Forgive and forget: if only it were that simple. In life, it's easy to hold grudges. Someone wrongs us and we feel the need to get even. We hold onto misdeeds and wrongdoings for weeks, months, or even years. Sometimes we don't even remember what the argument was about, but we know we were right and so, we don't forgive and we don't forget. At times in our lives when we embark on new journeys and open new chapters, it's a good practice to reflect on the act of forgiveness. When planning your wedding, you may find yourself come across a family member or friend that did something hurtful to you in the past or vice versa. Ask yourself if the hurt is worth the effects of holding a grudge. Bottling our emotions and negative feelings inside can cause anxiety, stress, restlessness, and a general sense of uneasiness. It can create bitterness and resentment. Most would agree, these aren't emotions you want to begin a happy time in your life with. Forgiveness, whether face to face or internally (i.e., forgiving yourself for something), can give you a sense of freedom. Many people who embrace forgiveness say they feel a weight lifted off their shoulders. They are no longer burdened by the negative feelings that surrounded them prior. They are happier and healthier.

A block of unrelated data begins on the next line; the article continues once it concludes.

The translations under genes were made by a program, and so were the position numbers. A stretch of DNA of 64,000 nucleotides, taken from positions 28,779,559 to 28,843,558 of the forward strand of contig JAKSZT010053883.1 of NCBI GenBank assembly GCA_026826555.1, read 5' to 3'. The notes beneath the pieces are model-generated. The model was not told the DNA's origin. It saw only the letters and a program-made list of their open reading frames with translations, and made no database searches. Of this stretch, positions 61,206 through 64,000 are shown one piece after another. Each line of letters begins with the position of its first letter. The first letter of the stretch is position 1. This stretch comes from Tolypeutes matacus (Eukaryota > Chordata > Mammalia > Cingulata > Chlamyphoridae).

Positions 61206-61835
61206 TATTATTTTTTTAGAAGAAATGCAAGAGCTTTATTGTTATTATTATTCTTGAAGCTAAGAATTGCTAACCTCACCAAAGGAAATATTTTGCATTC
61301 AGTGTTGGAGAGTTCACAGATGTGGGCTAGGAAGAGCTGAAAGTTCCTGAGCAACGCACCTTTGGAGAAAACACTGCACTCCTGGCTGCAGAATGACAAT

If there is someone you need to forgive or need to ask forgiveness from, think about it. Consider your situation and feelings, and decide how you can move forward in a way that will help and heal you, if necessary. Challenge yourself to go to your wedding ceremony with a clean slate, ready to be filled with positive emotions, energy, and relationships. The act of forgiveness may help you get there.